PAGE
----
Pantherophis vulpinus / Pantherophis gloydi
Since their ranges don't overlap, their habitat preferences are also different, the western fox snake inhabits woods, forests edges, open forests, prairies, pastures, dunes, fields and farmlands. While the eastern fox snake prefers marshes and wet meadows.
These are non-venomous colubrid snakes and pose no threat to humans, still they are needlessly killed by many people who mistake them for the venomous massasauga rattlesnake (Sistrurus catenatus) which shares their range and is somewhat similar in appearance.
The fox snake is primarily active during the day in the spring and fall, but may become active at night during the summer to avoid the day high temperatures. They are mostly terrestrial snakes but nevertheless they are good climbers and swimmers.
The fox snake ground color ranges from gray, yellowish, greenish brown, or tan, covered with larger, dark brown blotches on the back and smaller blotches on the sides. Their belly is usually yellow, marked with a black checkered pattern. Their head may sometimes be somewhat orange in color, which might cause people to misidentify them as the venomous copperhead snake.
Fox snakes are a medium-sized species with an elongated, slender body covered with lightly keeled scales. It can reach 3 to 5 feet (91 to 152 cm) in length, with males being larger than females.
Just like many other harmless non-venomous snakes, fox snakes sometimes vibrate their tails in the ground debris mimicking rattlesnakes.
However this defensive behavior, gets many of them killed by humans, when they are mistaken for those more dangerous snakes.
Fox snakes are usually docile and not aggressive snakes but they may still bite when harassed. They also produce a musky odor similar to that of the red fox when handled, hence their common name "fox snake".
Like many other snake species that live in the northern regions of north america, fox snakes will brumate during winter months. They often will occupy suitable dens used also by other fox snakes and even other species. Their natural predators include hawks, coyotes and foxes.
Taxonomy / Species
These snakes were up until recently considered to be subspecies of Elaphe vulpina, the eastern fox snake (Elaphe vulpina gloydi) and the western fox snake (Elaphe vulpina vulpina).
In 2002 scientists considered that North American rat snakes should be separated from the Old World rat snakes belonging to the Elaphe genus, and Pantherophis was resurrected to include them.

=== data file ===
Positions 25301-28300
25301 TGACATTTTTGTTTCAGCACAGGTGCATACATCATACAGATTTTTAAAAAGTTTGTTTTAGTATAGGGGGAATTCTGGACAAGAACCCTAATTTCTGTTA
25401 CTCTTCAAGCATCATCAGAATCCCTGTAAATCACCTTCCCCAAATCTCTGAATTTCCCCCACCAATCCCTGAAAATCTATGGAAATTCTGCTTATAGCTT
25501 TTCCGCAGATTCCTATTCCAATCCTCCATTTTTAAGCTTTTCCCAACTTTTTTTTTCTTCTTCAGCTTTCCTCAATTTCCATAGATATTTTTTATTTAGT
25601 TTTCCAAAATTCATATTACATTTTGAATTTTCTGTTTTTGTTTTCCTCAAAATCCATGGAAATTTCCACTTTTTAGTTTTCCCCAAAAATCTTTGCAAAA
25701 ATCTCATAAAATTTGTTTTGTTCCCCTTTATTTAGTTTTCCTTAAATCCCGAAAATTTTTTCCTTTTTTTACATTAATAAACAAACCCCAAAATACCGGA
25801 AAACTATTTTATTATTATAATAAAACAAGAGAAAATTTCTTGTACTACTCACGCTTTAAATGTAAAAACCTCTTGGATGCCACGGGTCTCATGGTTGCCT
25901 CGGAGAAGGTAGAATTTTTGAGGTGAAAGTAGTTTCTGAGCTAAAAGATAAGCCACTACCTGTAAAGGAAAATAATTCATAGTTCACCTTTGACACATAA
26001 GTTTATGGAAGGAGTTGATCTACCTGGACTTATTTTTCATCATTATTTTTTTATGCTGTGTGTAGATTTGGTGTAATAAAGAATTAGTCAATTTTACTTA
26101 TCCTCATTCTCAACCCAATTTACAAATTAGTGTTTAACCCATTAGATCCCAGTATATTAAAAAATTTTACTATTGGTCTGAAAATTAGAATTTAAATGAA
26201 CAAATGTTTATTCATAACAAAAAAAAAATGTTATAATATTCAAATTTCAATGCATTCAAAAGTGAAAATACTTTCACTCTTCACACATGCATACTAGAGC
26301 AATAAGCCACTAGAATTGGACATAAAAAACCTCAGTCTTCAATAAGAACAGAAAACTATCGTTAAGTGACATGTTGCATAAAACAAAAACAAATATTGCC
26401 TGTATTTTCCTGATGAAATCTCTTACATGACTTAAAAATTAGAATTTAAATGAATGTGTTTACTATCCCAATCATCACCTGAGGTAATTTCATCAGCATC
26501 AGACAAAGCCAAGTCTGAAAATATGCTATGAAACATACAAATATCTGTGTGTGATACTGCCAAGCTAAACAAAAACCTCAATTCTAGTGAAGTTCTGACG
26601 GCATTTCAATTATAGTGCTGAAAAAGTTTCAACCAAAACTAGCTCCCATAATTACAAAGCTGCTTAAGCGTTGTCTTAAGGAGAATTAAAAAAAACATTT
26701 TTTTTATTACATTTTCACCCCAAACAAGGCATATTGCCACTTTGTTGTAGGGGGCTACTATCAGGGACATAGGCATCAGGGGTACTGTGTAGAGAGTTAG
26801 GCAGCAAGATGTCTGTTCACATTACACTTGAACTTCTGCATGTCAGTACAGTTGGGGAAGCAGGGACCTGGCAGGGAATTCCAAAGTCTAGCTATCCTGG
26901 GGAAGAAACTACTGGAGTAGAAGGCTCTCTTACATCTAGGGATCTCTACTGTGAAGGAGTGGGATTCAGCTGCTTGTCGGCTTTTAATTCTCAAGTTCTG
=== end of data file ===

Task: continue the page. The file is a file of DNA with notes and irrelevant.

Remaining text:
This taxonomic change created much controversy and involved all other rat snakes like the black rat snake also known as the western rat snake.
Western Foxsnake (Pantherophis vulpinus - Baird and Girard, 1853) - Found in Michigan, Wisconsin, Illinois, Minnesota, Iowa, northwestern Indiana, Nebraska, Missouri and South Dakota.
Eastern Foxsnake (Pantherophis gloydi - Conant, 1940) - This species has a very restricted range and is found only in Ontario in Canada and Michigan and Ohio in the US, near Lakes Huron and Erie.
Diet / Feeding
Since their ranges don't overlap, their diet is somewhat different from one another. The eastern fox snake diet is for the most part composed of meadow voles, although on occasion they will take other prey.
While the the western fox snake feeds on a variety of small mammals including rats, mice, chipmunks, even small rabbits, birds eggs. Sometimes birds or other animals are also eaten by them.
The young fox snakes may also eat frogs and insects. These powerful snakes will usually kill their prey using constriction, but smaller animals may just be eaten on the spot without the use of constriction.
The mating season occurs in the late spring into early summer soon after the fox snakes emerge from overwintering dens where they brumate. Females lay an average clutch of 8 to 25 snake eggs in mid summer, usually in humus or rotted wood or a under a log.
The eggs typically hatch in early fall, and the hatchlings are relatively large roughly 1 feet in length. The young snakes are very similar in appearance to adult snakes.
Conservation / Threats
Like other non-venomous snakes, fox snakes are commonly mistaken for venomous snake species and often indiscriminately killed, when they are in fact harmless and beneficial to humans.
The eastern fox snake is listed as threatened in the state of Michigan and in the Canadian province of Ontario. The western fox snake is considered endangered in the state of Missouri mostly due to wetland drainage and prairie loss.
The major threats to fox snakes are habitat loss, illegal collection and road kill. Their population trend is currently under study by biologists, although the western fox snake population is considered stable.
Did You Know?
Beside the longest fangs the gaboon viper as also the largest venom glands.